By coupling micellar electrokinetic chromatography (MEKC) and inductively-coupled plasma mass spectrometry (ICP-MS), two German chemists have developed a novel method for separating and characterizing nanoparticles and dissolved species.
The characterization of nanoparticles with respect to size and composition is a hot topic in analytical chemistry. Sensitive and rapid methods for nanoparticle characterization in complex matrices are required for exposure, biodistribution, and toxicity studies. ICP-MS is a well established technique that can provide information on composition with respect to elements down to the ultratrace levels. Recently, a special measurement mode, called single particle detection (SP-ICP-MS) has been developed, that enables the determination of the particle size. Unfortunately in this technique dissolved species reveal themselves as a kind of background disturbing the determination of particles. Furthermore, the particle-size determination is limited to particles bigger than about 20 nm due to the limited detection power of the SP-ICP-MS measurement mode.The new method
In order to enhance the separation power and to improve the size limitation obtained by SP-ICP-MS Bastian Franze from the University of Münster and Carsten Engelhard from the University of Siegen initially tried separating nanoparticles with capillary electrophoresis (CE), but were disappointed by the relatively poor resolution obtained. So they added the surfactant sodium dodecyl sulphate (SDS) to the separation buffer, transforming CE into MEKC, and found that this greatly improved the resolution. They report on the capability of this new tool for nanoparticle characterization in a paper in Analytical Chemistry.
Elementogram obtained by MEKC-ICP-MS
Copyright (2014) American Chemical Society
(Reprinted with permission from Anal. Chem,
2014, 86, 5713-5720.)
The advantage of coupling MEKC as a separation module with ICP-MS as the detection device is the clear separation of the two measurement issues: Particle-size separation by MEKC and composition analysis by ICP-MS. Together, the hyphenated technique MEKC-ICP-MS can provide a full characterization of a mixture of nanoparticles as well as the possibility to perform speciation analysis.
The separation principle is related to the electrophoretic mobility that is proportional to the charge-to-size ratio of the analyte. By adding the negatively-charged SDS molecules, which coat the surface of the nanoparticles, the mobility of the particles is enhanced, leading to their movement under an applied electric field in the opposite direction to the electroosmotic flow (EOF). Since larger particles will be surrounded by even mode SDS molecules, they gain a greater negative charge and move faster in the opposite direction. As a consequence, larger particles are more effective in counteracting the EOF than smaller particles and so migrate slower through the capillary. In this way, the German researchers were able to separate a mixture of 5nm, 20nm and 50nm gold nanoparticles in less than 10 minutes.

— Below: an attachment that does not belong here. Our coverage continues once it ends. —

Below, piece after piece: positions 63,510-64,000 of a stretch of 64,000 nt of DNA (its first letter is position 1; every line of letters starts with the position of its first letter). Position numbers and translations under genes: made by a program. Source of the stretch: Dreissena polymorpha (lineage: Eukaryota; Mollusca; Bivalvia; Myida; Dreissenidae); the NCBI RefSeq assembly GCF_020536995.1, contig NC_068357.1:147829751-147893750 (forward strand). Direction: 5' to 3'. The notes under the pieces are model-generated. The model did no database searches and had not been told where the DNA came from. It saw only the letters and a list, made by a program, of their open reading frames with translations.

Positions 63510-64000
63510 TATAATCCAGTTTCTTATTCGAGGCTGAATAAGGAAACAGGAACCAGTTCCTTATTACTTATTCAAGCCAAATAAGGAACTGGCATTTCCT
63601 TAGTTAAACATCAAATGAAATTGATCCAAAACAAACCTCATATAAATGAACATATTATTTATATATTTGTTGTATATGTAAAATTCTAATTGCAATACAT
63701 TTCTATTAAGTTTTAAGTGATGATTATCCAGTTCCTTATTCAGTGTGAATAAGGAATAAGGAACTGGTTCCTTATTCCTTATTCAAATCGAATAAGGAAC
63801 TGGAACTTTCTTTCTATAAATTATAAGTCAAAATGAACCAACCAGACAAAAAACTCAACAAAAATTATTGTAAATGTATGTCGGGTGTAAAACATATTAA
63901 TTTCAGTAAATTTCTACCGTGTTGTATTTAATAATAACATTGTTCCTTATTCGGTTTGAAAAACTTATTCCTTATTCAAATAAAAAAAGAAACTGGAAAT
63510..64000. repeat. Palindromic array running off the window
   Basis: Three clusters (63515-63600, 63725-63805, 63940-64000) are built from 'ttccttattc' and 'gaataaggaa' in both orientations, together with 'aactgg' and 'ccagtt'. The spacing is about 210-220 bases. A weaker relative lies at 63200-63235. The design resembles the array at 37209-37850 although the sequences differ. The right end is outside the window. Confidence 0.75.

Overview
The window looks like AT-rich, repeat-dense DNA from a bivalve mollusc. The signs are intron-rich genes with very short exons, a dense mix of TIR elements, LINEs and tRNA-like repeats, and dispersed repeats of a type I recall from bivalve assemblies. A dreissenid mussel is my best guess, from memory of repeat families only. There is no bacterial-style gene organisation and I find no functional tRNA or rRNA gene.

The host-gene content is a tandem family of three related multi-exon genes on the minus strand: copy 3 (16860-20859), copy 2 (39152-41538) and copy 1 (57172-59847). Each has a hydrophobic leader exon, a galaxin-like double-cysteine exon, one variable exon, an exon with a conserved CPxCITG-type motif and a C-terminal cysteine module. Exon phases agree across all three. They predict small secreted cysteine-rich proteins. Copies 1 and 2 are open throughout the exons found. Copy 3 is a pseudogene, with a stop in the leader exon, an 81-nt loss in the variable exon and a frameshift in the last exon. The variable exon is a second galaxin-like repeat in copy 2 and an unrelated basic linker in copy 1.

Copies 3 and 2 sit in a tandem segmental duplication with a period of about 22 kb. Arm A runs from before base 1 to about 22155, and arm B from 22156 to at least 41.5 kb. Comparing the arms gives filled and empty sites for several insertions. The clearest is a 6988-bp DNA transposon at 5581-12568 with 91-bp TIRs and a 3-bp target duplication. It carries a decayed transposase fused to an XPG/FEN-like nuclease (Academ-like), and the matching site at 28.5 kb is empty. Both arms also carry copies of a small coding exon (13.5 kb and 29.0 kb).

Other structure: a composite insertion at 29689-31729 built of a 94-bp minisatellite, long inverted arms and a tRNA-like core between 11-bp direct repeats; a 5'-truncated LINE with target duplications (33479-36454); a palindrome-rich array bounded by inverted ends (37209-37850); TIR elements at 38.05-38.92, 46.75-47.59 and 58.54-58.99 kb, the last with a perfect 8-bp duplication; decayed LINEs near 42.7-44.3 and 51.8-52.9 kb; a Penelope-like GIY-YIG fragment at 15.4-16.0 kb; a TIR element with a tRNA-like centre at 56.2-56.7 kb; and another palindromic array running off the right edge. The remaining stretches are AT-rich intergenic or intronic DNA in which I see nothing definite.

Since the ICP-MS detection capability in this hyphenated mode is not limited by the ultrafast reading necessary for single particle detection, the researchers were able to analyze a mixture of gold and silver nanoparticles. Furthermore, by simply adding penicillamine to the sample before analysis, free ionic gold and silver species were complexed and could be separated from particular metals.
In order to demonstrate the applicability of this promising method for real world samples, Franze and Engelhard analyzed a colloidal gold preparation sold as a nutritional supplement. Although this preparation was labeled to contain gold nanoparticles, the researchers found that it contained not only NPs around 6nm in size, but also a small amount of gold ions, probably resulting from the disintegration of some of the gold nanoparticles.
The cited study:
Bastian Franze, Carsten Engelhard
, Fast Separation, Characterization, and Speciation of Gold and Silver Nanoparticles and Their Ionic Counterparts with Micellar Electrokinetic Chromatography Coupled to ICP-MS
, Anal. Chem., 86 (2014) 5713-5720. DOI: 10.1021/ac403998e
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The Project on Emerging Nanotechnologies - Consumer Products Inventory European Commission: Review of Environmental Legislation for the Regulatory Control of Nanomaterials Nanoparticle.org: The Information Resource for Particle Technology U.S. EPA: Nanomaterials EPA is Assessing GreenFacts: Nanotechnologies
Related EVISA Resources Journal database: Nanoscience & Nantechnology Link Database: Nanoparticles Brief summary: Tools for elemental speciation analysis Brief summary: ICP-MS - A versatile detection system for speciation analysis Brief summary: CE-ICP-MS for speciation analysis
last time modified: June 23, 2014